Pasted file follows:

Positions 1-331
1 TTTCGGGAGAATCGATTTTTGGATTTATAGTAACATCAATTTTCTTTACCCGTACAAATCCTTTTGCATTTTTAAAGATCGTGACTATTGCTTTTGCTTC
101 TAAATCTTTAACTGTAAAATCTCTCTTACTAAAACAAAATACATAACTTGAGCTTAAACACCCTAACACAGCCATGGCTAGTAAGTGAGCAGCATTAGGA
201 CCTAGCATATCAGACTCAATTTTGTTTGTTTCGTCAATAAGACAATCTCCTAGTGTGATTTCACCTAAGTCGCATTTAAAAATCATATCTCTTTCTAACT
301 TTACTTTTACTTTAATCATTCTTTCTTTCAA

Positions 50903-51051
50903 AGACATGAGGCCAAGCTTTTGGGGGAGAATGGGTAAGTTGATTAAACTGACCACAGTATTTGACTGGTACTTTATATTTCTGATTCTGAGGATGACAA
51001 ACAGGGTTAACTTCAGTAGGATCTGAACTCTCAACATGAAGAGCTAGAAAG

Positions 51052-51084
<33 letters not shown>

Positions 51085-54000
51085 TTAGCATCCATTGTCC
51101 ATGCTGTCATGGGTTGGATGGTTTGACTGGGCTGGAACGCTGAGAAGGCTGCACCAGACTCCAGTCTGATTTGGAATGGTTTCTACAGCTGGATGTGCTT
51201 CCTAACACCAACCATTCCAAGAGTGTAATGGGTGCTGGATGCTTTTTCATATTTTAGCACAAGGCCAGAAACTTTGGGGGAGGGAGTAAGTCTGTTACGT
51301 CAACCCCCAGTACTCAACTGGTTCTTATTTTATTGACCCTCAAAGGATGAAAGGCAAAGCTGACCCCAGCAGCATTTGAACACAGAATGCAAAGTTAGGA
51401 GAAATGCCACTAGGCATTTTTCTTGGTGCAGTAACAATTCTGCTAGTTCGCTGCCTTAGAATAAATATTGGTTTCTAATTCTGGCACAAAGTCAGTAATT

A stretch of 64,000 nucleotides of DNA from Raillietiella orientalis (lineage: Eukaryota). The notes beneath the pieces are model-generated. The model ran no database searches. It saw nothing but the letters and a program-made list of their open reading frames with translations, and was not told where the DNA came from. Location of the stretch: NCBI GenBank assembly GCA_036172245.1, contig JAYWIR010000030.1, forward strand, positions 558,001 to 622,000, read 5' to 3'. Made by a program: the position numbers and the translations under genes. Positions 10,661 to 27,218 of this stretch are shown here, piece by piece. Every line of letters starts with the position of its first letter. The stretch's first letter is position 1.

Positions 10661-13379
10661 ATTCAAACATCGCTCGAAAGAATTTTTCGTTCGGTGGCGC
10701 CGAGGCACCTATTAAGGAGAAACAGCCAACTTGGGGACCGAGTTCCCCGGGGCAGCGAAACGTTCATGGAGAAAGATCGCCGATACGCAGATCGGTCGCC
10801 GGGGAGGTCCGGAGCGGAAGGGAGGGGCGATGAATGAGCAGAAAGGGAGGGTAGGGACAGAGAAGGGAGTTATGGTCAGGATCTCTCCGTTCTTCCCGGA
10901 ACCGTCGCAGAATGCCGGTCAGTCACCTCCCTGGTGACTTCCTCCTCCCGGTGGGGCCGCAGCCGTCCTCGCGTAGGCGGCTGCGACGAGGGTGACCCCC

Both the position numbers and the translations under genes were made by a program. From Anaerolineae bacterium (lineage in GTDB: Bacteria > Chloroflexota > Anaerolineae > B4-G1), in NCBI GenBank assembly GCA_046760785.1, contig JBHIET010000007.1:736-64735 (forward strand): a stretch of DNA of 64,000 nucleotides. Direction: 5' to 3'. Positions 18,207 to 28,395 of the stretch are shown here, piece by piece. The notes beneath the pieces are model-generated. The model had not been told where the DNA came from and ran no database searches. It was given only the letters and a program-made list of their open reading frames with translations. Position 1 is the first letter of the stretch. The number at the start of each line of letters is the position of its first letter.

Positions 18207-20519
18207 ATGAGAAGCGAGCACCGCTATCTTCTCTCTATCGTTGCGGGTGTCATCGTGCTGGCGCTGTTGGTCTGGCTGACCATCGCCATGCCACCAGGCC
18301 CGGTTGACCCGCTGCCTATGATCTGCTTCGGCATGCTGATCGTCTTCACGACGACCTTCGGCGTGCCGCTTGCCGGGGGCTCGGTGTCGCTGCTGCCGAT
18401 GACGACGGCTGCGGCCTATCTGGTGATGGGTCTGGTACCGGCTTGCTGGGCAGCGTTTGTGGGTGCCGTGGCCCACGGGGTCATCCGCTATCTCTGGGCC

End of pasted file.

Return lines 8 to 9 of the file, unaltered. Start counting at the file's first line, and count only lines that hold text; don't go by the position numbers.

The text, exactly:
51001 ACAGGGTTAACTTCAGTAGGATCTGAACTCTCAACATGAAGAGCTAGAAAG

Positions 51052-51084